Before going to Lier I took a quick trip out to Beerschot’s ground in the south of the city. Once Royal Antwerp’s small-time 2nd team, they’ve now pretty much taken over top spot in the city, at least in terms of league position and numbers through the turnstiles goes.
Part of that must be down to the fact that while Antwerp play in their once grand, but now crumbling De Bosuil Stadium, Beerschot’s place is a smart modern venue that actually has a whiff of ambition about it.
OK, it’s not the most exiting ground in the world, with three one-tier stands, and one slightly awkward effort with executive boxes at the front, but it was nice enough to make me wonder if I should have gone there instead of Mechelen. At least I would have seen a goal, not to mention been able to see both of the goalposts.
Once in the town of Lier, I first headed out to the ground of Lierse, about a mile in the opposite direction of Lyra’s ground, but sort of on the way to come back via the picturesque canal that runs through the town.
It was certainly a bit of a mixed bag. Two modern looking stands, including an impressive double tier stand behind one goal, faced with an older stand down the side, and a very makeshift looking temporary end behind the other goal, with a flimsy-looking upturned roof that looked like it’d blow away in a stiff breeze.
The main memory I’ll take away from Lierse though is the realisation that Belgians must have much less embarrassment about bodily functions than people in the UK. Right next to the main steps leading into one stand, without even a token screen from the passing crowds, you can find a “urinoir”, a urinal, for those happy to pee in full view of anyone walking past.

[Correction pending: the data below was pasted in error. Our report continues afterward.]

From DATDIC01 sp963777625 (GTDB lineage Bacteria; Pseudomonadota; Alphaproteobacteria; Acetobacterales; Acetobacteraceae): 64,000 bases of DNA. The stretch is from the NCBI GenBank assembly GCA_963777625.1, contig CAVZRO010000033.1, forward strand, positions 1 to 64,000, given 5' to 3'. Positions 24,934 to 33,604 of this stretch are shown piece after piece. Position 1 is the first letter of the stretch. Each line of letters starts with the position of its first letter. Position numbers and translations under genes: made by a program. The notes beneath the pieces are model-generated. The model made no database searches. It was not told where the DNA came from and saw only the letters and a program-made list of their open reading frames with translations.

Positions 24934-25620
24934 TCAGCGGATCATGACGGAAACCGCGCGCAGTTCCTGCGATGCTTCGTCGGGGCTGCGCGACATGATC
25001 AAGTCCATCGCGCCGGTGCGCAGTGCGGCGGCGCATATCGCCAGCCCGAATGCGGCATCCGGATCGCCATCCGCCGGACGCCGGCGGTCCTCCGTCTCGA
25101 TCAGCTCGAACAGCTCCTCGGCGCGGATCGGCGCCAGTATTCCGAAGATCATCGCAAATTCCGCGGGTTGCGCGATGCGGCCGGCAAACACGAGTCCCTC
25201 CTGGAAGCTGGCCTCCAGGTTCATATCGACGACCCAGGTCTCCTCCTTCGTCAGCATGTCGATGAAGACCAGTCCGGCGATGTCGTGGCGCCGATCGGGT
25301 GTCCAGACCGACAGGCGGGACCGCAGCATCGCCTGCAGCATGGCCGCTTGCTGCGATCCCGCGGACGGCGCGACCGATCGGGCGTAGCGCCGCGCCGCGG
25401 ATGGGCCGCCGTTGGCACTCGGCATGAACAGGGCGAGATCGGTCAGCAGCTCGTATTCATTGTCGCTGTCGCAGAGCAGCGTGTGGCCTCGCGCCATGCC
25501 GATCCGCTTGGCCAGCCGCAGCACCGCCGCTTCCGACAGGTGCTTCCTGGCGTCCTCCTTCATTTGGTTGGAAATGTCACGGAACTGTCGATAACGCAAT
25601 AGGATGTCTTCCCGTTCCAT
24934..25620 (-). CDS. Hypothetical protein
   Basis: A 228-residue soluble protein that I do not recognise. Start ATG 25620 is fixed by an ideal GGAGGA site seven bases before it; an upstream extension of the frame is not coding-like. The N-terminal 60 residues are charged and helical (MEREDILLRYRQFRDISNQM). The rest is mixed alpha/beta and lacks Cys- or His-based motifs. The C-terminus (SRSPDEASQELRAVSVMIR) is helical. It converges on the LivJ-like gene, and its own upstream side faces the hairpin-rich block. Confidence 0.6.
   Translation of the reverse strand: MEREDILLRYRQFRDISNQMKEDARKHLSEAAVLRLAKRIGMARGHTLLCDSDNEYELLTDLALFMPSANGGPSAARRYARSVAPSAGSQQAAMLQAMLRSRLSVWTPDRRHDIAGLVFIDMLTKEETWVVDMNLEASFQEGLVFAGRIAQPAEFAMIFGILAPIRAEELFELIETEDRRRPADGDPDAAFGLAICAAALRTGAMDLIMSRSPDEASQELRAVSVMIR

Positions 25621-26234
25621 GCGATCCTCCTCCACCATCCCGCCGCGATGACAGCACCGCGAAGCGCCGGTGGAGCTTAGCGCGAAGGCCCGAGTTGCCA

I did see Roosendaal’s station-side ground going both too and from Rotterdam, but I also passed Feyenoord’s De Kuip, and decided to take a closer look. I did know this would be futile, as bigger grounds, unlike smaller ones, virtually always tend to be shut up and let you see nothing, but I had three hours is Rotterdam, and Rotterdam isn’t a city whose attractions scream at you to visit. One of the main tourist attractions is the “Euromast”, a tall TV tower with an observation deck, whose selling point of “being able to see all of Rotterdam” could perhaps also be considered its biggest weakness.
In truth there are some nicer quarters of the city, away from the “bombed to crap in WWII” areas that had the misfortune to be rebuilt in the modern style, but not too many of them. Feyenoord’s De Kuip, pronounced like “de cap” except in a very heavy Dutch accent if the tram stop announcements were anything to go by, was the expected disappointment. All shut up, but it did still look quite imposing from the outside. All the exposed black steelwork, not to mention the fact that it still, even after renovation, had floodlights outside the stadium, makes it an interesting place. Maybe one day I’ll come back and get to go inside, which would make a Rotterdam trip rather more interesting.